The Simple Joy of Riding a Bike

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by Michael Casten |

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Kevin Casten Five Servings of Strength

Kids and adults alike love to ride bikes. Exercise, travel and autonomy sprout from the experience. For a person with SMA, the experience easily can elude them. Their legs aren’t strong enough to move the pedals, their balance isn’t sufficient to master the task and their stamina leaves something to be desired.

While at Ella’s PT/OT session, I sat quietly in a chair in the hallway while Ella worked with her therapists. No sooner than I had gotten comfortable did I hear Ella’s voice behind me. I turned in my chair to see her on a large, three-wheeled bike. Her PT was pushing her from behind, but with only one or two fingers. Ella’s feet were strapped into adapted pedals and she was steering, pedaling and riding!

The look on her face was priceless, as a smile ran across her face seemingly never to leave. Her legs looked strong, and her confidence was high. She kept saying, “I want one of these at home!” The therapist told me  they had received a grant and put children’s’ names onto a list for them to receive one of these bikes. Ella’s name was among them. The grant was established because of an injury sustained by an 11-year-old boy named Jonathon Goers.

Our therapist gave us this information about the grant:

“Jonathon Goers loved bicycling. When he was 11 years old, he was biking to soccer practice when he was struck by a train and sustained massive brain trauma, leaving him with life-long physical and cognitive disabilities.

The Jonathon Goers Adapted Bike Program was established to share Jonathon’s joy of biking with children who have developmental delays or disabilities and might not otherwise have the opportunity to ride or own a bicycle. The program will provide the child with an adapted bicycle free of charge. Any family of a child with a developmental delay or disability is eligible to apply to the program.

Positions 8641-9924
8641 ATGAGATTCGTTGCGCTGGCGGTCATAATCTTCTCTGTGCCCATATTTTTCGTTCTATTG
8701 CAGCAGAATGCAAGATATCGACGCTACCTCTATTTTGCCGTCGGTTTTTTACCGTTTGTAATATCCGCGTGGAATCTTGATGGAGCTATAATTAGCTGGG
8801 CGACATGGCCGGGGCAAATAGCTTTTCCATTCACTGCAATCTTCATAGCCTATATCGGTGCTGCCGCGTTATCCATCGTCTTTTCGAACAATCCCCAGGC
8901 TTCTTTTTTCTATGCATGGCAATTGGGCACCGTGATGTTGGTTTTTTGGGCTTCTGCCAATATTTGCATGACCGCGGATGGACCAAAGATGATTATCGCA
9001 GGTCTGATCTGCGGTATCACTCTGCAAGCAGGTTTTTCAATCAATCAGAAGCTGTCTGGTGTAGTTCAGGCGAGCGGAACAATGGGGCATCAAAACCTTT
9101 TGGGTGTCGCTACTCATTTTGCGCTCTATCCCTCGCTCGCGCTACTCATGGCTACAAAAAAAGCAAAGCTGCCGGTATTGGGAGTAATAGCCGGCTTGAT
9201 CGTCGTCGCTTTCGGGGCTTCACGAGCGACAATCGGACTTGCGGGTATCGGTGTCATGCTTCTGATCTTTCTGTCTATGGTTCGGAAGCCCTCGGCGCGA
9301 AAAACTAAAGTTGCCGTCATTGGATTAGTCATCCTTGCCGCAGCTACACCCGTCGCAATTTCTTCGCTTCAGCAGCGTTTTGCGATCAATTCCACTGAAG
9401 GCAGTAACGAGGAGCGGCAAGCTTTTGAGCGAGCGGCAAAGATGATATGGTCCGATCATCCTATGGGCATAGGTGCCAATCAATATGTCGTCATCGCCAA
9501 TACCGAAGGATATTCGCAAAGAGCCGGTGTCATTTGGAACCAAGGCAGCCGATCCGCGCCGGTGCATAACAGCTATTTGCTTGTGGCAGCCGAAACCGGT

The only caveat of the program is that the  bicycle is returned to Easter Seals DuPage & Fox Valley if the child outgrows or no longer uses the bike. This will allow another child to enjoy the benefits of biking.”


Ella and the bike.

Although SMA can wreak havoc on the childhood of a person, there seem to be people out there who are constantly thinking of ways to make life easier for people afflicted with this disease. There are people and companies willing to try experimental means to improve the quality of life for kids with SMA and other diseases. It’s a wonderful thing to witness.

Maybe next spring, Ella will be chugging alongside her brother and sister in her new adapted bike, feeling the autonomy and freedom that comes with a simple bike ride.


Note: SMA News Today is strictly a news and information website about the disease. It does not provide medical advice, diagnosis, or treatment. This content is not intended to be a substitute for professional medical advice, diagnosis, or treatment. Always seek the advice of your physician or other qualified health provider with any questions you may have regarding a medical condition. Never disregard professional medical advice or delay in seeking it because of something you have read on this website. The opinions expressed in this column are not those of SMA News Today, or its parent company, BioNews Services, and are intended to spark discussion about issues pertaining to spinal muscular atrophy.


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